I did some research, and I found contradictory response on the web. I'm polling a DS1307 on an loop, with an Arduino, that takes about 20 ms to run, so basically I'm polling the I2C interface 50 times in a second. Is this affecting the time accuracy of the IC?

ADDITION I did a lot of testing and I2C wasn't causing any clock drift, my poor accuracy had another cause, see this question.

  • 1
    \$\begingroup\$ That is an interesting question, and it sounds like you already have the perfect setup to be able to run some experiments, such as comparing the deviation of the clock after 24 hours of operation with 50 Hz polling and without polling. \$\endgroup\$
    – Kaz
    Apr 25, 2013 at 14:49
  • \$\begingroup\$ @Kaz Is actually the experiment I'm doing, but you know 24 hour is long to go:) Eventually I will reply myself with the reults. \$\endgroup\$ Apr 25, 2013 at 14:51
  • \$\begingroup\$ Do you have your I2C line on 100kHz? That's the max, but you might usually use a higher frequency. So just to check ;) \$\endgroup\$
    – user17592
    Apr 25, 2013 at 14:59
  • \$\begingroup\$ 24 hours is too long for you to sit there waiting for the result. Hmm. I know, get a co-op student! \$\endgroup\$
    – Kaz
    Apr 25, 2013 at 15:42

2 Answers 2


It shouldn't. The DS1307's i2c timings are measured in Micro and Nano Seconds. 20ms intervals are nothing compared to that. As long as you give atleast 4.7 µs between I2C Stop and Start signals, you should be fine.


When reading or writing the time and date registers, secondary (user) buffers are used to prevent errors when the internal registers update. When reading the time and date registers, the user buffers are synchronized to the internal registers on any I2C START. The time information is read from these secondary registers while the clock continues to run. This eliminates the need to re-read the registers in case the internal registers update during a read. The divider chain is reset whenever the seconds register is written. Write transfers occur on the I2C acknowledge from the DS1307. Once the divider chain is reset, to avoid rollover issues, the remaining time and date registers must be written within one second.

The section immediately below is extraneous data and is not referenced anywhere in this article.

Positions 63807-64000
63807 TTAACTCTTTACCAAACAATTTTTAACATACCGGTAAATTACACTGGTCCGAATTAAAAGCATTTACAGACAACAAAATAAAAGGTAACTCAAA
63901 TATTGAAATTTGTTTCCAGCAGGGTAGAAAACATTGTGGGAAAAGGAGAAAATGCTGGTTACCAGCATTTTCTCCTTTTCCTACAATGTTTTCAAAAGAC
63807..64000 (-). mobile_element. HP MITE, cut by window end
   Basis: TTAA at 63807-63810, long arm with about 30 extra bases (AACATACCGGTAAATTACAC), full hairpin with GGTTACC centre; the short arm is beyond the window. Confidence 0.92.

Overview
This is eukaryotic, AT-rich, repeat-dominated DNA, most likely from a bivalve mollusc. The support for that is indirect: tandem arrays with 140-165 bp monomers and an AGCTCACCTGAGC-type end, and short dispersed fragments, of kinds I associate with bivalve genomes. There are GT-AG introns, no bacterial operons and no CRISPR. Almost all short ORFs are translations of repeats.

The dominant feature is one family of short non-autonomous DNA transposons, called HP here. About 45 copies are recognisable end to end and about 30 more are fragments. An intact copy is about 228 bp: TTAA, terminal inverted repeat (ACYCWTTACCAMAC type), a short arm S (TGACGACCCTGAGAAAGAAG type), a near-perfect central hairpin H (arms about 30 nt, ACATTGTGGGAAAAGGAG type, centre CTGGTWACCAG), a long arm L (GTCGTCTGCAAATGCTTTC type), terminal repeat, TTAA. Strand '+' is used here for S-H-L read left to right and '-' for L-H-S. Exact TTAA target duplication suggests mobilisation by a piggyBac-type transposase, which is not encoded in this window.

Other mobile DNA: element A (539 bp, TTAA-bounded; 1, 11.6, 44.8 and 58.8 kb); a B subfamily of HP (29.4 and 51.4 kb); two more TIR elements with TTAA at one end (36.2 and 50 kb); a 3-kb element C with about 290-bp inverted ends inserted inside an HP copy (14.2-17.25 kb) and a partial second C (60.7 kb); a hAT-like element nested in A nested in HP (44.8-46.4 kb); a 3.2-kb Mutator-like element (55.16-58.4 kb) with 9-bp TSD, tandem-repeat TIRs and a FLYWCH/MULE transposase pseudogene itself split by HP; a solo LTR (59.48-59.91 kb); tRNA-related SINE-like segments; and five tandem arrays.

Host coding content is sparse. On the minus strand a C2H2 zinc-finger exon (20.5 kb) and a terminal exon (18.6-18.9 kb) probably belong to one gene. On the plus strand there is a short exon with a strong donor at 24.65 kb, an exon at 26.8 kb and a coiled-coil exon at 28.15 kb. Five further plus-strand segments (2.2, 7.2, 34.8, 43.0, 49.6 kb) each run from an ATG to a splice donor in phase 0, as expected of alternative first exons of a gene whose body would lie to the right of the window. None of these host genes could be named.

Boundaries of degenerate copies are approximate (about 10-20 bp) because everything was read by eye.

Considering that Dallas/Maxim doesn't list a minimum poll time below that would suggest you are fine.

But a question, why poll it so often?


It shouldn't, provided that noise from the I2C or a badly decoupled power supply doesn't affect the internal oscillator or counter.


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